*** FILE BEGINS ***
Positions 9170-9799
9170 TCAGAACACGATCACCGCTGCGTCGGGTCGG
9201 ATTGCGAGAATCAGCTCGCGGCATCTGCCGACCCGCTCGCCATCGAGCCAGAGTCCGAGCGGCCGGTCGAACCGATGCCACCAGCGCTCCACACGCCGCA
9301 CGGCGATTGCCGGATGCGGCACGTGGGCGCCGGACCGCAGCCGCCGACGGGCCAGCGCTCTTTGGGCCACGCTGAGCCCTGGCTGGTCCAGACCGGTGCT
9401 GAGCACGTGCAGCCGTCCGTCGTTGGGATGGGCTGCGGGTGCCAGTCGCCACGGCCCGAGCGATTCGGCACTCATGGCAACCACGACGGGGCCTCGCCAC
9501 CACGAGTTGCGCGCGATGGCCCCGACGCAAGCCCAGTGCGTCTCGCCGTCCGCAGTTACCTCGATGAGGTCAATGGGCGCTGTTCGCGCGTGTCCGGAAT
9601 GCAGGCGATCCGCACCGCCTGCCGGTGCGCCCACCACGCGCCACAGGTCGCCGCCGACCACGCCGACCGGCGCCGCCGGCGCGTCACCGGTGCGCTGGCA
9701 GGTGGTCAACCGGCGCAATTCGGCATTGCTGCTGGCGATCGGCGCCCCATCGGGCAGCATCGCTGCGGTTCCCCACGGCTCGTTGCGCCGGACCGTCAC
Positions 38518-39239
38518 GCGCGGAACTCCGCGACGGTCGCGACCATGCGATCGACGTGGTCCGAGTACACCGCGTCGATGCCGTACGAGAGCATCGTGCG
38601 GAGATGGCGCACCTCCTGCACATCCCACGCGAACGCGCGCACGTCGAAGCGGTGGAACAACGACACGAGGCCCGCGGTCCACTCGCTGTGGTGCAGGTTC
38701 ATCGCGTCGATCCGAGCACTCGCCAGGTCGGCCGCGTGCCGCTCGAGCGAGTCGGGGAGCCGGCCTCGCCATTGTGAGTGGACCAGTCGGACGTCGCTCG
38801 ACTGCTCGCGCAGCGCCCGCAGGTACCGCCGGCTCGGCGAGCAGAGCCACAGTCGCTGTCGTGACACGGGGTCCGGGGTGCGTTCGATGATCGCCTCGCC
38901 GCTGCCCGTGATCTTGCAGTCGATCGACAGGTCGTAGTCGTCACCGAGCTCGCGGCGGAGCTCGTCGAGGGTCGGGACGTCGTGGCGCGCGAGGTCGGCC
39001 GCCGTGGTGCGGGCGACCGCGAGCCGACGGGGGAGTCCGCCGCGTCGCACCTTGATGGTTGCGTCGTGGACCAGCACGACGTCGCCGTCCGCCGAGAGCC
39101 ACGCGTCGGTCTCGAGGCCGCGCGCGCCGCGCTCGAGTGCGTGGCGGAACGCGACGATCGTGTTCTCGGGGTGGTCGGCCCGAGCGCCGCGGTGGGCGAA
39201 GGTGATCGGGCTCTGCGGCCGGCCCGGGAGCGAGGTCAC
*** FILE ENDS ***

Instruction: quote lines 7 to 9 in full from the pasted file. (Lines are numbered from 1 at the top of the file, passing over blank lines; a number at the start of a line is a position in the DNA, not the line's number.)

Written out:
9601 GCAGGCGATCCGCACCGCCTGCCGGTGCGCCCACCACGCGCCACAGGTCGCCGCCGACCACGCCGACCGGCGCCGCCGGCGCGTCACCGGTGCGCTGGCA
9701 GGTGGTCAACCGGCGCAATTCGGCATTGCTGCTGGCGATCGGCGCCCCATCGGGCAGCATCGCTGCGGTTCCCCACGGCTCGTTGCGCCGGACCGTCAC
Positions 38518-39239